Very often when there is a shift in the economy there is a desire for people to jump into business ownership. I know that is appealing, but it is not for everyone. Bulldog Rule #9 states, “You may not be the right person for the job.” As much as I can help a person be a good owner, they just may not fit the mold of being a good business person.
The world economy flipping upside down does not surprise me. There is a “righting” of the financial world every decade (sometimes a little longer) and the people who have been sailing through not paying attention to their business get knocked on their butt because the market changed. I want to point out that this has happened to countless big public companies in the last year and the formula for failure is the same.
Many people get into business for the wrong reasons. I have a friend that I worked as a consultant for who wanted to be a restaurateur. His plan was to work in the business with his wife. She was better at the back-office paperwork and he was better coordinating the operations. It sounded good, but as soon as his wife got tired of smelling like a french fry she moved on and then he lost interest. The business failed. There simply has to be a reason bigger than a dream that makes you an owner. Lost interest is why big businesses fail too. How many Boards of Directors but short term goals in front of a CEO and then wonder why the business failed in the long term. The CEO’s interest is in meeting the goal and looking good to the Directors and the stockholders. After the short term goal is met you see a lot of CEO’s jumping ship and a lot of employees scrambling to fix the mess in order not to lose their jobs. Interest in the entire business and the industry is critical to making a strong business and keeping customer share.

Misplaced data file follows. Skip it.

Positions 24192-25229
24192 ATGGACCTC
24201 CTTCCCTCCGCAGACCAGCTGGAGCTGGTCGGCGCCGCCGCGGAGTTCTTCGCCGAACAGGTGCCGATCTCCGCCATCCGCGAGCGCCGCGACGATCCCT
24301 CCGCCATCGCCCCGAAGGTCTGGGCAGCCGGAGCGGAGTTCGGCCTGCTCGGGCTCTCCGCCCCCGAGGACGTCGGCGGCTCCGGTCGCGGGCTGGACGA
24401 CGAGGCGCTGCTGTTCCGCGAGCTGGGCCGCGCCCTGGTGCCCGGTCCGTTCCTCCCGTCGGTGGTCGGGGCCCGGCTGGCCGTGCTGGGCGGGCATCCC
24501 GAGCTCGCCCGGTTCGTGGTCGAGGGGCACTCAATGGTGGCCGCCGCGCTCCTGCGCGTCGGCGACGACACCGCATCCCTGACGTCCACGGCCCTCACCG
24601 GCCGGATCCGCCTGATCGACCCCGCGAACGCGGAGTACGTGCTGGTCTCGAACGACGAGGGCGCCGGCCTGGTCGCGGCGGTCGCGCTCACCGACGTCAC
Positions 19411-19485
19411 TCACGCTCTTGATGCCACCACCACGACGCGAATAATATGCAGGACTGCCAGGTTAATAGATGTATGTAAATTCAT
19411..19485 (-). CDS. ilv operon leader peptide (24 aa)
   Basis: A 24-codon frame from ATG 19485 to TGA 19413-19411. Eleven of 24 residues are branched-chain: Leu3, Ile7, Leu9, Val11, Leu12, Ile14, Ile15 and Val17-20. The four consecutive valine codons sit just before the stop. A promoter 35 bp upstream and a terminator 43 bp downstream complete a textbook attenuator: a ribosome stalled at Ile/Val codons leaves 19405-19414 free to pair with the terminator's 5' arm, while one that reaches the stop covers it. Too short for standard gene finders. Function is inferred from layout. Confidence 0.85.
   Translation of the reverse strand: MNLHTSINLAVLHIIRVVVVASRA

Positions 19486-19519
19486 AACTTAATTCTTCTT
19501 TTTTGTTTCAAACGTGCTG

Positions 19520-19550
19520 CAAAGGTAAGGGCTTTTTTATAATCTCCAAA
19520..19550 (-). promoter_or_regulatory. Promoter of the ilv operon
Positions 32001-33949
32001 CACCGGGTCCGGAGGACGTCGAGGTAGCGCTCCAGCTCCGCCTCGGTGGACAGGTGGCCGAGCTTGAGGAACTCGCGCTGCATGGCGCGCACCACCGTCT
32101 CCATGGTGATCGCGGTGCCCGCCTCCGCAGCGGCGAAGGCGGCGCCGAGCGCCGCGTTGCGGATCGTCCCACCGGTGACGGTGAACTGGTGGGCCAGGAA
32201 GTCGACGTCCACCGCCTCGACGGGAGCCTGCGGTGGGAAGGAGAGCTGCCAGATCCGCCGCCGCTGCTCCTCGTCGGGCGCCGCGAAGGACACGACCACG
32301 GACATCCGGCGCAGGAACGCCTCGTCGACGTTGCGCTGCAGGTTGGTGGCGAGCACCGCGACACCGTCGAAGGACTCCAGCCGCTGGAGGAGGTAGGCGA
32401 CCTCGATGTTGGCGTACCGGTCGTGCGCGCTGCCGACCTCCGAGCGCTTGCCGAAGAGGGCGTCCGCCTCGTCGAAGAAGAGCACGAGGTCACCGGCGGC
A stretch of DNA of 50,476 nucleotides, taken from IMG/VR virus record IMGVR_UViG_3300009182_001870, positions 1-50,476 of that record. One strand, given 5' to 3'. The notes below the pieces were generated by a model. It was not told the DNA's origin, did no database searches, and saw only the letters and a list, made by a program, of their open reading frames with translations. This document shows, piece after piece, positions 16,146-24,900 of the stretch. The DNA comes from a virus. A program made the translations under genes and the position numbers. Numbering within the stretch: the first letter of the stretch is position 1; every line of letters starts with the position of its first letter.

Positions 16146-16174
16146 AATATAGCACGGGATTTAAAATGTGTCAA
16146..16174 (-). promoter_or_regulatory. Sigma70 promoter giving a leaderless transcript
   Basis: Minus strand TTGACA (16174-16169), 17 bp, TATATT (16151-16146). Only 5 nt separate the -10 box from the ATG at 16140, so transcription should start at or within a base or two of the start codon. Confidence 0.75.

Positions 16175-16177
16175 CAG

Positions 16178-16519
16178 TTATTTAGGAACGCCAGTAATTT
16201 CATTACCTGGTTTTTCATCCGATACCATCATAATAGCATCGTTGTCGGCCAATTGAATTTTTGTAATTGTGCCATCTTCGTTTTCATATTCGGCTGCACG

Business is all about change. The vendors change products, customers move, or even a news story that affects the entire industry could be the reason to be ready to move to meet the new demands. I worked in the ice cream industry for a few years and when the Mad Cow scare took hold it was a daily PR effort to get customers to the stores. No one got sick from ice cream, but customer perception of all dairy products was strong. Change happens and you are going to have to be face it. Most people hate change. If you can’t handle that kind of stress do not be a business owner.
Early in my career as a consultant I thought I could make anyone a great business owner. It is just following a basic formula that makes a business good. There is so much more to small business. Now my first statement to anyone thinking buying or starting a business is “Are you qualified?” It is a shocking question to someone who is new to business, but I am probably the only person around them to ask that question. No one is ready for business since you can not tell what the day will bring. The right person for the business may not be you and that is OK. It isn’t like love. It is most definitely better to have loved and lost than never to have loved at all, but to be a business owner and have lost is a pain that can hurt more than just you.
I want to finish with a saying that I heard many years ago. “The path to happiness is yours to walk down. It may not be the same one you thought you would be on, but it is the only one that will lead you to happiness.” Not once in that statement does it mention being a business owner. Find your own path to happiness wherever it leads you.